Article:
mobile sector continued to account for
15
18
41
16
Digital Indicators (Millions)
Internet users
Broadband lines
Mobile subs
Portable player users
23.9
7.1
77.4
7.5
the bulk of digital revenues in Mexico.
Music acquisition via pre-loaded mobile
phones or purchase of current hit
mastertones remained popular.
The most successful examples of
pre-loaded albums in 2008 involved
Julieta Vengas’ MTV Unplugged and
Grupo RBD’s Empezar Desde Cero.
Among the most successful mastertones
of 2008 were Nigga’s Te Quiero and
Juanes’ Me Enamora. Ad-supported
revenues continued to grow in 2008.
Vicente Fernández
78
RIN 09 Mexico.indd 2
7/5/09 15:46:31
79
IFPI Recording Industry In Numbers 2009 – Mexico
3
46
8
Year
Recorded Music Sales (Trade Value)
US$ (M) Local Currency (M) Change
2008
145.9
1,629.5
-22.0%
2007
187.1
2,090.1
-18.8%
2006
230.4
2,573.6
-10.1%
2005
256.3
2,862.8
10.2%
2004
232.7
2,598.7
9.3%
Recorded Music Sales By Sector
(US$ Million, Trade Value)
Perf. Rights
Year
Physical
Digital
1
Mixup
2008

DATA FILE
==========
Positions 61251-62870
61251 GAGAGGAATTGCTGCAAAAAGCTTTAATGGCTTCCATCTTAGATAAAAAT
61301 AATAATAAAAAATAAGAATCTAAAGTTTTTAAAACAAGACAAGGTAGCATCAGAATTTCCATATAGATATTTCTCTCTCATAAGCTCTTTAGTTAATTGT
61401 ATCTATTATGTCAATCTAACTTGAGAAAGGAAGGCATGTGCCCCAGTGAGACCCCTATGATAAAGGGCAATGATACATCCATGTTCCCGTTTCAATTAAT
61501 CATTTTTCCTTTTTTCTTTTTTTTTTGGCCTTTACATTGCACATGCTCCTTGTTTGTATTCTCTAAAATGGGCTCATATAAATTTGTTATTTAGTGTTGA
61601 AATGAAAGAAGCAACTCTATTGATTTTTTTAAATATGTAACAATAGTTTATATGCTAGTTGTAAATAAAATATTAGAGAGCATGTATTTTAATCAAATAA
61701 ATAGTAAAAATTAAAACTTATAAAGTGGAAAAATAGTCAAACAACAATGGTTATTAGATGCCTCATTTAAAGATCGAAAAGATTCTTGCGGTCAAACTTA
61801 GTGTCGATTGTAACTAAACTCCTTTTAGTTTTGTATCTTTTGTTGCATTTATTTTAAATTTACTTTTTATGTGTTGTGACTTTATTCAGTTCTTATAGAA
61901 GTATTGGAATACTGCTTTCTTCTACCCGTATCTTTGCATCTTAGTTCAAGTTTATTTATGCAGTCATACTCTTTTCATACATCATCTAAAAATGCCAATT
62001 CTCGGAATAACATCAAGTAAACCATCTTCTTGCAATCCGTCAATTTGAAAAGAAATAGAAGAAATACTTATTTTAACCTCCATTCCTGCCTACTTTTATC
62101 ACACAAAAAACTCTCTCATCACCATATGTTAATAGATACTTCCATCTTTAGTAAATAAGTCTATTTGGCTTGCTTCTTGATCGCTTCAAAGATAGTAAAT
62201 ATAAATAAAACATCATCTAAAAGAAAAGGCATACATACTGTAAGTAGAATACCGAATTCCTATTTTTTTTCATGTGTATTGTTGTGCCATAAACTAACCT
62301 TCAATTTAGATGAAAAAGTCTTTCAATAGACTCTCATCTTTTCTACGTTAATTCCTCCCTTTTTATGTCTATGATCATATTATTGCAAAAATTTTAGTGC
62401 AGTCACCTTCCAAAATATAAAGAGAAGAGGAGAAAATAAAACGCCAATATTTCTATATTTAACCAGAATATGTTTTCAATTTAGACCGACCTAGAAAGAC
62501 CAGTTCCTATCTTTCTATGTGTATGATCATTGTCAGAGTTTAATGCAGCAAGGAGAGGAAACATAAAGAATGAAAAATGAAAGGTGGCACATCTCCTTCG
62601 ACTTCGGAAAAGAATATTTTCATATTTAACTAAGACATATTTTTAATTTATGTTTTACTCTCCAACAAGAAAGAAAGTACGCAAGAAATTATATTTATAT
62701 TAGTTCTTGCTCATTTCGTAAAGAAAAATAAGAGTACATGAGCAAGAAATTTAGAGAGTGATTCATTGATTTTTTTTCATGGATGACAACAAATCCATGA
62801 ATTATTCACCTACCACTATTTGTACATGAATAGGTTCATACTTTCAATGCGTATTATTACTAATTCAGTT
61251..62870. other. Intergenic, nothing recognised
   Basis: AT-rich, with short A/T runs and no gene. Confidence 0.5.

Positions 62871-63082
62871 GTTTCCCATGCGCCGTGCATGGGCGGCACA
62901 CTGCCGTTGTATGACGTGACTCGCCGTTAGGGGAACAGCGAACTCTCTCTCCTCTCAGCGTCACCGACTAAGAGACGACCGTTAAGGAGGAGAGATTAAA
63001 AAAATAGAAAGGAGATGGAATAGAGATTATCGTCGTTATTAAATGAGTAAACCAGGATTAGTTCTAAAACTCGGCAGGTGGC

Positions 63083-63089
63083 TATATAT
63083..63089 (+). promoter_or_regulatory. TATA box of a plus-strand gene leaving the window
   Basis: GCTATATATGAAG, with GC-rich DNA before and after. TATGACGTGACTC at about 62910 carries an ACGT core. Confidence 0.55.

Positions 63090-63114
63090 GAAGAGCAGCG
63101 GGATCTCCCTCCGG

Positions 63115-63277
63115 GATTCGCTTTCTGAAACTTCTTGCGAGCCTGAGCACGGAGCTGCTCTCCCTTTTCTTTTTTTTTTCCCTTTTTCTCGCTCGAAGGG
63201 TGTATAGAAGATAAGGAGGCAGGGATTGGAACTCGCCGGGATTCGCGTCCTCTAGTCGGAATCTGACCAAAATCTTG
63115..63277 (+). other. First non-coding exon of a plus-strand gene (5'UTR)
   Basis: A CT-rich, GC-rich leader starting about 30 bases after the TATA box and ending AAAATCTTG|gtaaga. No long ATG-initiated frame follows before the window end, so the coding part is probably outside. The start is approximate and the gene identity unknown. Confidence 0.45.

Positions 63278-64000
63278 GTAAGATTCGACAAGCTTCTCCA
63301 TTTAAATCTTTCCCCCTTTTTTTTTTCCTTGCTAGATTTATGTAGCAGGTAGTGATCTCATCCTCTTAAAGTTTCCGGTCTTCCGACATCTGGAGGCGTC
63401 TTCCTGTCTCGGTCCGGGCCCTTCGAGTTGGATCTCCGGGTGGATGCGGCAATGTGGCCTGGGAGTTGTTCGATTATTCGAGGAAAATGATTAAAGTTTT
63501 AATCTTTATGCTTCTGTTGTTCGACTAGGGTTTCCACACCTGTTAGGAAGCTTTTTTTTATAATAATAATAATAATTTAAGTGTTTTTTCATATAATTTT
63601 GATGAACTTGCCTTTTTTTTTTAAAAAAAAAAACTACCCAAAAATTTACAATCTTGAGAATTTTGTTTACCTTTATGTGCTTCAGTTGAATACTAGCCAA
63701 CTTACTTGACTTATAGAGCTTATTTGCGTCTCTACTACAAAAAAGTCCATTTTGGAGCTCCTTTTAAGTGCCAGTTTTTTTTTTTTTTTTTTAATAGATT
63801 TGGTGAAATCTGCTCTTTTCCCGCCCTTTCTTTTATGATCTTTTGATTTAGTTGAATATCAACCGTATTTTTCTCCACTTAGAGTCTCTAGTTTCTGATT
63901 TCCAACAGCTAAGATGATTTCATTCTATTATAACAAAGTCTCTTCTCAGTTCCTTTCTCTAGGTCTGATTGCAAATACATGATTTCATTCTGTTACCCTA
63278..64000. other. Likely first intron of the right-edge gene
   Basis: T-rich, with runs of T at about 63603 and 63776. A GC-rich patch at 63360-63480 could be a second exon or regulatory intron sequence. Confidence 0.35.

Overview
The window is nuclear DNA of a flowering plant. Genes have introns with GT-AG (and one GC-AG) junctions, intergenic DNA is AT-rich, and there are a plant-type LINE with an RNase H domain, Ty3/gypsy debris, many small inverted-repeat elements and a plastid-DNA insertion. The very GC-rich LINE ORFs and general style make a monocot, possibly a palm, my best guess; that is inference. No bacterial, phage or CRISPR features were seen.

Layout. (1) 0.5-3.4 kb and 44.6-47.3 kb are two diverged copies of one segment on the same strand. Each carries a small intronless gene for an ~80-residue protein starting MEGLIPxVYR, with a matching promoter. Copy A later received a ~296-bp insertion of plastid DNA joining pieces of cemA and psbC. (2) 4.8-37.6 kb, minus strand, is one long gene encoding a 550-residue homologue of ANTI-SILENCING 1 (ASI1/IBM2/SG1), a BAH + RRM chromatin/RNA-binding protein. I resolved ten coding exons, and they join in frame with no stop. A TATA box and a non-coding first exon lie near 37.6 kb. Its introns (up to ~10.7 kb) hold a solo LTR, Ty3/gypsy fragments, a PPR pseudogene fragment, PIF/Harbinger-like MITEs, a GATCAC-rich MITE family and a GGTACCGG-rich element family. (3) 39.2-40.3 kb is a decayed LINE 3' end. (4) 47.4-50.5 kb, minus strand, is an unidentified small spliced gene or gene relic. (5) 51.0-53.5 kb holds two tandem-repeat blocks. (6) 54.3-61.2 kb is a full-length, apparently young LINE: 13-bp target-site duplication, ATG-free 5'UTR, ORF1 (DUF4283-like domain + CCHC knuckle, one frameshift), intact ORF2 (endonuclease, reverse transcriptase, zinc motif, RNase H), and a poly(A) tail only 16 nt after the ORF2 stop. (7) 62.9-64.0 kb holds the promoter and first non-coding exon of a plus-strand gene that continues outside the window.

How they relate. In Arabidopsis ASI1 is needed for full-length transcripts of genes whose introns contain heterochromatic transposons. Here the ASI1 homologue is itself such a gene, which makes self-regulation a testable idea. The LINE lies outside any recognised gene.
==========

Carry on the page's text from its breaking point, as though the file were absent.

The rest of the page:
129.7
15.7
0.5
2
Saharis
2007
171.0
15.5
0.6
3
Mr. CD’s
2006
222.0
8.3
0.1
4
Central de Discos
2005
255.8
0.5
–
5
Unicornio Musical
2004
232.6
–
–
Top Retailers
Note: Performance rights revenues included from 2006. Digital sales
included from 2005.
Year
Digital Sales By Sector
Online Mobile Subscriptions Other
Recorded Music Sales Volume (Million Units)
Physical
Digital
Music Video Other Physical Single Tracks Digital Albums
2008
15%
72%
–
13%
Year
CD
2007
4%
96%
–
–
2008
22.4
1.4
0.1
11.0
0.8
2006
1%
99%
–
–
2007
30.5
1.8
0.1
–
–
2005
8%
92%
–
–
2006
38.6
1.4
0.2
–
–
2004
100%
–
–
–
2005
46.3
1.4
0.9
–
–
2004
53.2
1.6
1.7
–
–
Note: Other includes ad-supported revenues and other digital amounts.